Multiple stimulus presentation yields larger deficits in children with developmental dyslexia

A study with reading and RAN-type tasks

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29 Citations (Scopus)

Abstract

In this study, we examined the effect of multiple versus single stimulus presentation in typically developing readers and children with developmental dyslexia. The tasks involved either reading single words or arrays of words or naming single or multiple colors and digits (rapid automatized naming or RAN). To be able to compare these sets of conditions, we recorded total response times (i.e., the time between stimulus onset and the end of the participants vocal response) in all cases. The study included 43 typically developing readers and 25 children with dyslexia. Results indicate that typically developing readers have a clear advantage with multiple over single items on both RAN and reading tasks. The children with dyslexia showed a moderate advantage for multiple stimuli in naming colors and digits but presented the opposite pattern in reading. With regard to reading, the disproportionate impairment of the children with dyslexia in dealing with multiple arrays suggests difficulty in integrating the multiple subcomponents of the reading task over and above the basic nuclear deficit in decoding words. Regarding the RAN tasks, results confirm that the requirement of integrating multiple subcomponents may be critical in mediating the predictive value of these measures on reading.

Original languageEnglish
Pages (from-to)639-647
Number of pages9
JournalChild Neuropsychology
Volume19
Issue number6
DOIs
Publication statusPublished - Nov 1 2013

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Dyslexia
Reading
Color
Reaction Time

Keywords

  • Dyslexia
  • RAN
  • Reading
  • Vocal RT

ASJC Scopus subject areas

  • Pediatrics, Perinatology, and Child Health
  • Developmental and Educational Psychology
  • Neuropsychology and Physiological Psychology

Cite this

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title = "Multiple stimulus presentation yields larger deficits in children with developmental dyslexia: A study with reading and RAN-type tasks",
abstract = "In this study, we examined the effect of multiple versus single stimulus presentation in typically developing readers and children with developmental dyslexia. The tasks involved either reading single words or arrays of words or naming single or multiple colors and digits (rapid automatized naming or RAN). To be able to compare these sets of conditions, we recorded total response times (i.e., the time between stimulus onset and the end of the participants vocal response) in all cases. The study included 43 typically developing readers and 25 children with dyslexia. Results indicate that typically developing readers have a clear advantage with multiple over single items on both RAN and reading tasks. The children with dyslexia showed a moderate advantage for multiple stimuli in naming colors and digits but presented the opposite pattern in reading. With regard to reading, the disproportionate impairment of the children with dyslexia in dealing with multiple arrays suggests difficulty in integrating the multiple subcomponents of the reading task over and above the basic nuclear deficit in decoding words. Regarding the RAN tasks, results confirm that the requirement of integrating multiple subcomponents may be critical in mediating the predictive value of these measures on reading.",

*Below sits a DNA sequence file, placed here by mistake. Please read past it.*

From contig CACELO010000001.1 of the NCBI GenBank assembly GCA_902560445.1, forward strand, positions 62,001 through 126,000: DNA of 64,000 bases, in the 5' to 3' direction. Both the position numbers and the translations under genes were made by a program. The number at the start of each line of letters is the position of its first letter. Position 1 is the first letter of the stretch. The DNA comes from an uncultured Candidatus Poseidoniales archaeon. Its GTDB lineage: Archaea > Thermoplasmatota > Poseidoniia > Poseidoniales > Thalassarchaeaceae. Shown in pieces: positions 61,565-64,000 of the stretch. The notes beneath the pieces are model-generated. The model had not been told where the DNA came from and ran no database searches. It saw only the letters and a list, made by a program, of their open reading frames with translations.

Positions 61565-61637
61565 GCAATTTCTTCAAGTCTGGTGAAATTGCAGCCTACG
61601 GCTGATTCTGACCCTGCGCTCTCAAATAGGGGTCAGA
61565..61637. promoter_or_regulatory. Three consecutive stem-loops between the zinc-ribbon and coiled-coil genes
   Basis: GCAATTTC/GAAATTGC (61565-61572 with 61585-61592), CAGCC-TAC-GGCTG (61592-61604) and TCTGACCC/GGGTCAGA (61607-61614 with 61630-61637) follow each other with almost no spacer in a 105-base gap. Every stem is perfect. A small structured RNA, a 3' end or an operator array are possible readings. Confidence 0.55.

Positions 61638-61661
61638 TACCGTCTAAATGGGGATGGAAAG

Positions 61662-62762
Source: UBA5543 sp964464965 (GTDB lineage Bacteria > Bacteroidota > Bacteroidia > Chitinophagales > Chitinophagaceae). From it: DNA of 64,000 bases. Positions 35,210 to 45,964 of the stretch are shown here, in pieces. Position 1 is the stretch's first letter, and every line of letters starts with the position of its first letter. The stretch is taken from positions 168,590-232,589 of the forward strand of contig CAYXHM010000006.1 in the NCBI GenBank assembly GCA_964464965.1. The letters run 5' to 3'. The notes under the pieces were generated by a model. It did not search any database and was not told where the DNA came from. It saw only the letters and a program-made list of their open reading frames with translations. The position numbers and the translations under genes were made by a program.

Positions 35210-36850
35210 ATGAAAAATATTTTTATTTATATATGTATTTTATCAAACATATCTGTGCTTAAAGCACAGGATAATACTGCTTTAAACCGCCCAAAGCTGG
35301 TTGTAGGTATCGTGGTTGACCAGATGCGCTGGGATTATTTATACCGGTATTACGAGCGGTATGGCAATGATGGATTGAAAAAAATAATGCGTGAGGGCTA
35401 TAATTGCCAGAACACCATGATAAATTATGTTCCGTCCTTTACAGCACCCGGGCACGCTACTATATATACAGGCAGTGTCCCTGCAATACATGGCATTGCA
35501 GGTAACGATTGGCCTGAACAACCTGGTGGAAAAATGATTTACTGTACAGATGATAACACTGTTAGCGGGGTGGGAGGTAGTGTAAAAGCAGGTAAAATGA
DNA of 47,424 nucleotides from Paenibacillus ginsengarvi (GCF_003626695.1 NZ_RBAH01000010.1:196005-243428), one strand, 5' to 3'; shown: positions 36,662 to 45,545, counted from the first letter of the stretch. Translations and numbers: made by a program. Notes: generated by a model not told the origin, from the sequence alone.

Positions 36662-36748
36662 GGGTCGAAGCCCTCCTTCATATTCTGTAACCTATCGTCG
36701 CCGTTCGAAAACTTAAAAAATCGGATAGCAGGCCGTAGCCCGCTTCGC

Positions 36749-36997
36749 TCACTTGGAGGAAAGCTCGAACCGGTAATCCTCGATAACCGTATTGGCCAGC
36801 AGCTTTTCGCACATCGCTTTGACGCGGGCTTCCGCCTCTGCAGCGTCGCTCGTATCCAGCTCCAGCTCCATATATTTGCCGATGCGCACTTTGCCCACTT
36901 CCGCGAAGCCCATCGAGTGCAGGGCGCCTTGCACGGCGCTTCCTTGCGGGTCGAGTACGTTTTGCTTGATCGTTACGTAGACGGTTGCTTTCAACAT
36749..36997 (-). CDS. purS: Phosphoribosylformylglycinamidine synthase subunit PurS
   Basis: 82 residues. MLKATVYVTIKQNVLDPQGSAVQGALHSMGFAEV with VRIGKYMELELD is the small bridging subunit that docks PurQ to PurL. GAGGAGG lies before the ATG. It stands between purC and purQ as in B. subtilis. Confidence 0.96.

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AB - In this study, we examined the effect of multiple versus single stimulus presentation in typically developing readers and children with developmental dyslexia. The tasks involved either reading single words or arrays of words or naming single or multiple colors and digits (rapid automatized naming or RAN). To be able to compare these sets of conditions, we recorded total response times (i.e., the time between stimulus onset and the end of the participants vocal response) in all cases. The study included 43 typically developing readers and 25 children with dyslexia. Results indicate that typically developing readers have a clear advantage with multiple over single items on both RAN and reading tasks. The children with dyslexia showed a moderate advantage for multiple stimuli in naming colors and digits but presented the opposite pattern in reading. With regard to reading, the disproportionate impairment of the children with dyslexia in dealing with multiple arrays suggests difficulty in integrating the multiple subcomponents of the reading task over and above the basic nuclear deficit in decoding words. Regarding the RAN tasks, results confirm that the requirement of integrating multiple subcomponents may be critical in mediating the predictive value of these measures on reading.

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